one of the "two for one" coupons. Fast food places are surprisingly receptive to projects like this, so don't be afraid to ask!

 8. Make sure you have done the following five things at least two weeks before the game:
a. Reserve a field for a ten hour period, 8 a.m. to 6 p.m.
b. Make sure your JUGS machine is in good running order. Practice setting the dials until you find the straight ball speed that is fast enough to strike out half of your team regularly and use that setting during the 100-Inning Game. (The last thing you want in a 100-Inning Game is a lot of hitting!)
c. Try to get ten volunteer umpires. Two umpires at a time, working for two hours should be enough.
d. Print up seventeen copies of the official 100-Inning Game score sheet.
e. If possible, paint a scoreboard on a 4' x 8' piece of plywood. Here is a sample scoreboard:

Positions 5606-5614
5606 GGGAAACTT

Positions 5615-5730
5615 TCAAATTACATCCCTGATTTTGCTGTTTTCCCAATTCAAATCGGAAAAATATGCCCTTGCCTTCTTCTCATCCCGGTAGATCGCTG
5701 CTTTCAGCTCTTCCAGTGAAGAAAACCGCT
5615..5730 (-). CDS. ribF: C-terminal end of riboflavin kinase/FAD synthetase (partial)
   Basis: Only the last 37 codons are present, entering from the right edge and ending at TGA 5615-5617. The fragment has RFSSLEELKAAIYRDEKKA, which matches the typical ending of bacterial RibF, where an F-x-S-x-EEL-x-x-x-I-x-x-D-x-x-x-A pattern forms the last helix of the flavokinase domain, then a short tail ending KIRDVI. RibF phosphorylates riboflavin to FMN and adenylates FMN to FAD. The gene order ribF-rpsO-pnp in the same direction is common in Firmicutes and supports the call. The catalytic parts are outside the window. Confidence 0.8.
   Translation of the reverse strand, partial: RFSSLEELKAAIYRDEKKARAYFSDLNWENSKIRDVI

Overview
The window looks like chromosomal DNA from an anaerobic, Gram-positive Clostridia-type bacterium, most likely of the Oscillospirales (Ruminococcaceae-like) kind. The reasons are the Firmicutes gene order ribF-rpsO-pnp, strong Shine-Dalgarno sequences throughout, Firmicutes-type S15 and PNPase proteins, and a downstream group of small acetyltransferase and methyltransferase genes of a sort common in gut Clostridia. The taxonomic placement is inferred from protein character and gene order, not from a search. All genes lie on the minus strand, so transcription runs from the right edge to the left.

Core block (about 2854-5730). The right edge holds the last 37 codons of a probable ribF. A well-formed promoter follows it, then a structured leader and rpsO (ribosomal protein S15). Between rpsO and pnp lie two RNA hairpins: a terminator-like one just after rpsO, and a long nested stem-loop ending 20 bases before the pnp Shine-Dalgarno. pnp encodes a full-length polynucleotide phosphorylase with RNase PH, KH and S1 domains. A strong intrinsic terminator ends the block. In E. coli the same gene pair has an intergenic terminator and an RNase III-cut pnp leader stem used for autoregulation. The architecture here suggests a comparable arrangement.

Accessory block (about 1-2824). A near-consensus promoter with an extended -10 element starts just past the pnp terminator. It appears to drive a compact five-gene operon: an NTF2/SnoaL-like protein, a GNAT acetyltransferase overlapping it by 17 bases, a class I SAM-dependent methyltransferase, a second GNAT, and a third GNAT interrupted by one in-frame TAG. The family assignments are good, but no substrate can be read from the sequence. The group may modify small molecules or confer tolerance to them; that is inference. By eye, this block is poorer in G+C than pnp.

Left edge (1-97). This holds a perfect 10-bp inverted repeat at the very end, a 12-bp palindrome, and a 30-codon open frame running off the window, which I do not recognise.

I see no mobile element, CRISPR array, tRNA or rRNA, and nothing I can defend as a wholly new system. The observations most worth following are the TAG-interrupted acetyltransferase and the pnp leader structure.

A photo of your players behind this scoreboard after the game should be sent to the local press, along with highlights of the game. This is especially important if you have worked out a "coupon deal" with a fast food place. Remember, that place will love the free publicity in the press, and will be more likely to help you out in future years with other 100 inning games.
    9. At least a week before the game, make a time schedule of when your players will be playing. It's best to have four lineups, using your JV players too. That way, each lineup plays 2-1/2 hours.

    10. Play the game using these rules:

a. Pitchers will feed JUGS, then field their position.
b. Each team should hit for nine outs, clearing the bases after every three outs.
c. Pitchers get to hit. If a batter has two strikes on him, and then hits a foul ball, that batter is out.
d. Set up a protective screen in front of JUGS. Any batted ball that hits the screen is a "do-over."